The AAUW: Gaithersburg hosts an annual book sale at Asbury (a retirement facility located near Lakeforest Mall) in order to gain funds for scholarships to give to female students here at USG and at Montgomery College. So what we have done, with the help of the Student Council, is set out a couple boxes so that everyone and anyone can donate books for us to take. They are in need of children’s books, however, we will take what we can get (in good condition, of course.) So if you guys happen to have any spare books laying around, please bring them and put them in the colorful boxes labeled “Student Council + AAUW: Gaithersburg Book Drive.” I worked really hard on making them as colorful as possible 🙂 So do your girl a favor and bring some by!

Thanks for reading and re-gifting!

Book Drive

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Calling All Education Professionals: Come Spend “An Evening with USG”

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Jennifer Riehl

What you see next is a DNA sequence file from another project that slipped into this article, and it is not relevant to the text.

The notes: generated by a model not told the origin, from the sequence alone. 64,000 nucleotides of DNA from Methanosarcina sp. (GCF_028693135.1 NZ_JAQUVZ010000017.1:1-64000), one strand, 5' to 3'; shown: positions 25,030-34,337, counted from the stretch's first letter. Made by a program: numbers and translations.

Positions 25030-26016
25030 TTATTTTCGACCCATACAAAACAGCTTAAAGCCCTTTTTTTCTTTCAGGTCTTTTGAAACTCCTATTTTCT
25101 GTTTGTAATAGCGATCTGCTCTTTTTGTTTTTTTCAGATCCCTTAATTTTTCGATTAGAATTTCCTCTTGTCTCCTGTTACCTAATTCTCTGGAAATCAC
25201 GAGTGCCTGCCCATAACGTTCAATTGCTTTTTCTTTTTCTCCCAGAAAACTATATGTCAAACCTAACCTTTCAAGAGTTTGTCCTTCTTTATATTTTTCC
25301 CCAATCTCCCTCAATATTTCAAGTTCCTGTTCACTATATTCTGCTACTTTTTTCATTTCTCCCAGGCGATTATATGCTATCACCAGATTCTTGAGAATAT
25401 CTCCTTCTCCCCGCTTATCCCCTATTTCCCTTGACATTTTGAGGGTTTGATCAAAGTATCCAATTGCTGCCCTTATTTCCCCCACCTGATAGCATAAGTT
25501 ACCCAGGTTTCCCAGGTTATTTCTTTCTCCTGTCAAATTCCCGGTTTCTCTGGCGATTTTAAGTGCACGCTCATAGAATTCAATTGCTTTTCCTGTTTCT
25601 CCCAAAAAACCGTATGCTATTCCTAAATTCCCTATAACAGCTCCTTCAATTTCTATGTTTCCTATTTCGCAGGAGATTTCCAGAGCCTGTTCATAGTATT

Hi! I’m Jen, the Senior Recruitment Coordinator with USG’s Center for Recruitment & Transfer Access. My job for the past almost-6 years has been to tell everyone I can about how USG works and the benefits of attending a program here. Early on, I believed “everyone” to mean all prospective students – from middle school through college. And while students are indeed still a bulk of my focus and the audience for most of the events we hold, I’ve also come to learn there’s an equally important group of people with whom I need to share the USG message: the education professions who work with these prospective students.